Responsible investing includes allocating to poor-ESG performing EM countries and helping them shift to greener solutions, instead of divesting completely, experts said.
Previously the Asia chairman for BlackRock was Peter Fisher, a former official at the Federal Reserve who remained based in New York while overseeing the Asia business.
Fisher has switched roles to serve as co-head of fixed income û an important position in a firm in the global top tier of bond specialisation, which it developed before expanding into all asset classes via the acquisition of Merrill Lynch Investment Managers in 2006. Fisher took that role in response to the departure last year of Keith Anderson, who joined Soros Group.
As of December, BlackRock manages a total of $1.3 trillion of assets under management, of which $125 billion is sourced from clients in the Asia-Pacific region. In terms of Asia-derived money, it is the eleventh largest fund management company, and the third-largest independent house with mostly active strategies (after Fidelity and AllianceBernstein).
Fukuyama ran MLIM in the region from Hong Kong and then Tokyo, where he remained following the BlackRock acquisition to oversee the integration. That was achieved in reasonably quick order. Since then his attention has been on growing the Japan business as managing director for Japan and Asia-Pacific.
With Fisher relinquishing his Asia responsibilities, the firm has promoted Fukuyama to the vice chairman role and is moving him back to Hong Kong, which allows him easier access to deal-making and to clients in China, Korea, Taiwan, Southeast Asia and India.
Peter Swarbreck continues in his post as managing director for Asia ex-Japan. He and Fukuyama go back to working together at Mercury Asset Management, the UK-based fund house acquired by MLIM in 1997. ôIÆll handle clients and strategy, while Peter runs the day-to-day business,ö Fukuyama says.
He will retain a title of director for the Japan business as well, but BlackRock is promoting Hiroyuki Arita as president and representative director of its Japan business.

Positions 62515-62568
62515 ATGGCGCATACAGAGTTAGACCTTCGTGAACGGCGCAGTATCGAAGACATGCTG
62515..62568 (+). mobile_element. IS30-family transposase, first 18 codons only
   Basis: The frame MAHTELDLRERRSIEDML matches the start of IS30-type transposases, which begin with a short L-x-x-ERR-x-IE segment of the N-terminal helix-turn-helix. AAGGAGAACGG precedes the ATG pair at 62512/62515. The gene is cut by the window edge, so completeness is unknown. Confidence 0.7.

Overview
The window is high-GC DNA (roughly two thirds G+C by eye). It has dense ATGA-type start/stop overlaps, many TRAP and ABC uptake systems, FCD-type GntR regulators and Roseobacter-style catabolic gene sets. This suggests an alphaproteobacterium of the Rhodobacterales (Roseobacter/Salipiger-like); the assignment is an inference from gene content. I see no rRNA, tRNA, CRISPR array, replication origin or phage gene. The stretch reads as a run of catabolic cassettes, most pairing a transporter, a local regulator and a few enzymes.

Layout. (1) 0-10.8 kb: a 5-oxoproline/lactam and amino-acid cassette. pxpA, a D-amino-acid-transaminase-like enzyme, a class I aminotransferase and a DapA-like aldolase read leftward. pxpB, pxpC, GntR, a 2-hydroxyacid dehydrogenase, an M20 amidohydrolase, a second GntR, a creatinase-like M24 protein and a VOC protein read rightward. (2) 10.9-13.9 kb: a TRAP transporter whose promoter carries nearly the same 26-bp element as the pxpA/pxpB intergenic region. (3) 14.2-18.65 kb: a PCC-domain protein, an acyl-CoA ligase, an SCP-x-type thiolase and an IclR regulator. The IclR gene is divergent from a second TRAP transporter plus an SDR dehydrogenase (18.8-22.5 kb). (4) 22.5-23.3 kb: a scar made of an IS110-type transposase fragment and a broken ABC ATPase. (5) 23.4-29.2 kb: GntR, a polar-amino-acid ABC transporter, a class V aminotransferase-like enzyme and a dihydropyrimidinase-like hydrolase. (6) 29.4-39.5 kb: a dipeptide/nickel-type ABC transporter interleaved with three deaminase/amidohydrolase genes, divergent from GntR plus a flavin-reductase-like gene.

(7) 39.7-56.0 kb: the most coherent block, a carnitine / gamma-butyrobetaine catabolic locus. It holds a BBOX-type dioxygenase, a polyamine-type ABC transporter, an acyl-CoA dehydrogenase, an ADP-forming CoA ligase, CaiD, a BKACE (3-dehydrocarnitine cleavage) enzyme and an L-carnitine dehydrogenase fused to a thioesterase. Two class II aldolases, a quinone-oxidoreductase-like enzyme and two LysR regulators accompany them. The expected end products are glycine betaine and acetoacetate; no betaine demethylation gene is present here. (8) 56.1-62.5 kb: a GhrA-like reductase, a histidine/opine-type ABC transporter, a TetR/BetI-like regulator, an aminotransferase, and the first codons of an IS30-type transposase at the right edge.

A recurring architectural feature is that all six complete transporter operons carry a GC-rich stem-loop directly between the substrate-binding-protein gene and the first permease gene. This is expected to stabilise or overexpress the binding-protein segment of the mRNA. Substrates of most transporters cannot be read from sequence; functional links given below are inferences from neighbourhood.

Arita began his career in asset management as a bond portfolio manager at Industrial Bank of Japan in Switzerland and New York. He joined BlackRock in 1999 in New York. In 2001 the firm moved him to Tokyo to run the Japan office and then a joint venture the firm pursued with Nomura Asset Management.
The JV, Nomura BlackRock, perished in the wake of the MLIM deal, because Nomura Securities and Merrill LynchÆs securities arm viewed one another as major rivals. Arita had served as president of the JV since 2004 and he returned to the BlackRock fold.
Fukuyama says the combined presence of he and Arita helped make the BlackRock/MLIM integration go smoothly in Japan, as both of them had relationships with top brass in New York. Now Arita will handle Japan, both at an operational and strategic level, reporting into Fukuyama.
Since the firm acquired fund-of-hedge-funds Quellos, it sources $53.5 billion from Japan. Of that amount, $25 billion to $26 billion comes from pension funds, $19 billion to $20 billion from financial institutions, and $8.5 billion from retail.
Building the wholesale business to tap retail will be the Japan business priority in 2008, Arita says. BlackRock previously relied on either Merrill Yamaichi or NomuraÆs securities arms for distribution. Those relationships continue, but with the Nomura JV over, it needs to extend its reach among large-scale distributors û the banks. It is preparing a number of thematic funds, including gold, resources and India equities.
ôThen weÆll introduce the giant mainstream funds,ö Arita says.
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Nearly 50% of institutional investors and family offices in Asia Pacific intend to increase the number of external managers for their thematic investments in equities over the next 12 months.
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Asia Pacific's family offices are a nimble bunch and never more so than when it comes to ESG where they're already proving to be ahead of the regulators.